It’s an old saying that whenever you are not paying for it, you are the product. I don’t think that this is true in most cases - instead, I think if you are not paying for it, someone else is the customer (which is a bit of a truism, but bear with me for a second). The classical example for people being the product would be Social Media, where people, or their interactions with ads, are the actual product the companies are selling.
An example where people are neither the customer nor the product is B2B software, where the user interface is, sometimes hilariously, sometimes unbearably, horrible to use - SAP software being the canonical example.
The reason for that is that the goals of the person buying the software does not always align with the goals or wishes of the actual users - ease of use vs. price, for example. Concur, the tool discussed in the link above, is actually a good example where this tradeoff kind of makes sense: In many companies, the tool is crucial to have, but rarely used, and a shoddy UX would be worth the cost savings.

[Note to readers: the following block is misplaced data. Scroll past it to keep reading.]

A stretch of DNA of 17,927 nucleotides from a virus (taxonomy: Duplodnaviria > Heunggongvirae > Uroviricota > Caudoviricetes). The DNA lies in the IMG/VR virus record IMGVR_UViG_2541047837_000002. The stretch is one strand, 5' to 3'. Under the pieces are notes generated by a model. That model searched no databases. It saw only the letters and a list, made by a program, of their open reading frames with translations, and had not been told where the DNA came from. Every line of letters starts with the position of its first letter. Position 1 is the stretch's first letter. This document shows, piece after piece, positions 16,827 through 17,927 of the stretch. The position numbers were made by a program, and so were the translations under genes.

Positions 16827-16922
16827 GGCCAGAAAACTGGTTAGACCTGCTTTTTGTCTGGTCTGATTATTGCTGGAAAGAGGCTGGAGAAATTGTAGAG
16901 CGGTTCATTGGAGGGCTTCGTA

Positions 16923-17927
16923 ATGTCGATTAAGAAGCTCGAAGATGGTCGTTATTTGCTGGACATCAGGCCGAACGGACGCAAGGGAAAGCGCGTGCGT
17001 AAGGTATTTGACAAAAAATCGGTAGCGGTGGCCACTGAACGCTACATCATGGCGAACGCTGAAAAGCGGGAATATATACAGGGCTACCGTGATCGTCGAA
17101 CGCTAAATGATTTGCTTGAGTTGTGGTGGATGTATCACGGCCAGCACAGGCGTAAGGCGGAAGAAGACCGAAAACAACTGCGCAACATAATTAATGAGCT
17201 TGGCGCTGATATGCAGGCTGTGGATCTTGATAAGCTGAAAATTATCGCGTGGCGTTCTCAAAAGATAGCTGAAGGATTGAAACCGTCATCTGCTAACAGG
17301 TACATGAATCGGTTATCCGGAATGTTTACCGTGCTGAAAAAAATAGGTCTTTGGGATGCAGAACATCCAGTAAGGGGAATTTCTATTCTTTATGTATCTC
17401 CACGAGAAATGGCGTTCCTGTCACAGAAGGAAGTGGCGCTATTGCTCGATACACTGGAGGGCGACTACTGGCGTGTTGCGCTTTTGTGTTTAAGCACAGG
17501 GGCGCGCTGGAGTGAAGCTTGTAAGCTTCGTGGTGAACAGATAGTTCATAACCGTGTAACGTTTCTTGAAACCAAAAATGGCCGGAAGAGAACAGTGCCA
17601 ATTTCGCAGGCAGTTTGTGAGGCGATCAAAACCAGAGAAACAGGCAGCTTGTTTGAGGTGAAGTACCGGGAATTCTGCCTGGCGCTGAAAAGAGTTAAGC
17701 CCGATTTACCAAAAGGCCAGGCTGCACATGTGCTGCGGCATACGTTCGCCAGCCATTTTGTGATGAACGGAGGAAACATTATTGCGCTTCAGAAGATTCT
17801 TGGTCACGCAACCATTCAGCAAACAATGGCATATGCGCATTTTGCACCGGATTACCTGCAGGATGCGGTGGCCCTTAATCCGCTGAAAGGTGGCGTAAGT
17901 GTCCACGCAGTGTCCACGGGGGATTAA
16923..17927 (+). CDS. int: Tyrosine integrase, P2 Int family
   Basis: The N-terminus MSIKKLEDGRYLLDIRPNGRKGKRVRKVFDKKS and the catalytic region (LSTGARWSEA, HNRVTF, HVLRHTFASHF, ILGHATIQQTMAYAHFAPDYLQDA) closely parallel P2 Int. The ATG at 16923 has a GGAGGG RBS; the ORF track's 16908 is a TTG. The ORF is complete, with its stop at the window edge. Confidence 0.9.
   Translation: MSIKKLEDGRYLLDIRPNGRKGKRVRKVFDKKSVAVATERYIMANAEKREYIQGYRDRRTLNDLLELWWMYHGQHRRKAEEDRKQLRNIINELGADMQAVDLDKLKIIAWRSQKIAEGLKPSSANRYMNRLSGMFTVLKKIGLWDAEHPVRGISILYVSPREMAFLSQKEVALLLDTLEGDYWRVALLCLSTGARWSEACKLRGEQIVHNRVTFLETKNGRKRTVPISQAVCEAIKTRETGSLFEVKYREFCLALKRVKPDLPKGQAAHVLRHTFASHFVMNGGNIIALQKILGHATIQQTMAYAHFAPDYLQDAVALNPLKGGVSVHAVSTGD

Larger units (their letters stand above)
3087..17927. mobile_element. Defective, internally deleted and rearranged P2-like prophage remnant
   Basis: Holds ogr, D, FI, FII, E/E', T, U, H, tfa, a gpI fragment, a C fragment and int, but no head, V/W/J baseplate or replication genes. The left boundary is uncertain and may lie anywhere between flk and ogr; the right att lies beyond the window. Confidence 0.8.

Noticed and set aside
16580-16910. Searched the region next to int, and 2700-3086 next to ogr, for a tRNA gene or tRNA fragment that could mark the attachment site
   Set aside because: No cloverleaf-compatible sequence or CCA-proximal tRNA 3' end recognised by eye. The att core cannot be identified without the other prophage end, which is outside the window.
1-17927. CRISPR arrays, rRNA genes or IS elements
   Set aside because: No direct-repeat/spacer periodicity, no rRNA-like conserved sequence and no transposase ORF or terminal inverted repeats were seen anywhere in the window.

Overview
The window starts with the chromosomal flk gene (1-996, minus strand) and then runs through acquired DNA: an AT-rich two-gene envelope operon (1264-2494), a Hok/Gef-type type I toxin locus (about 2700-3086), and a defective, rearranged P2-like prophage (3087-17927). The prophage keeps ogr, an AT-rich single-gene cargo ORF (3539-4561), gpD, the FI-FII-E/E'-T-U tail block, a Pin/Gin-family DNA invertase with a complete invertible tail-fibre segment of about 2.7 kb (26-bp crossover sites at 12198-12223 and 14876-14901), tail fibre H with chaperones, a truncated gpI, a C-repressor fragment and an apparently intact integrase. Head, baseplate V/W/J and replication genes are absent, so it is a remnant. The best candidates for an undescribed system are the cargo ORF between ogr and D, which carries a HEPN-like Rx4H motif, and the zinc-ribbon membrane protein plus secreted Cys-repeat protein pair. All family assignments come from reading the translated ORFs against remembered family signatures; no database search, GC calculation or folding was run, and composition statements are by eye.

Often, though, this phenomenon is due to misaligned goals, because of course does the UX have an effect on the efficiency of the people using it, especially when they rely on the tool for their day to day work. If cost saving is more important than mid term efficiency, then a poor UX is acceptable.
As a side note, I have done my fair share of last-minute preparation of half-assed features just to get the software through a sales pitch, and I, too, have heard the lie of “fixing it later” once the contract is finalized. Typically, the presentation in the sales pitch is tailored around the capabilities of the software, and the minute someone asks the presenter to click somewhere outside of their script, things start to fall apart. Consequently, handwaving was a crucial skill for our sales colleagues.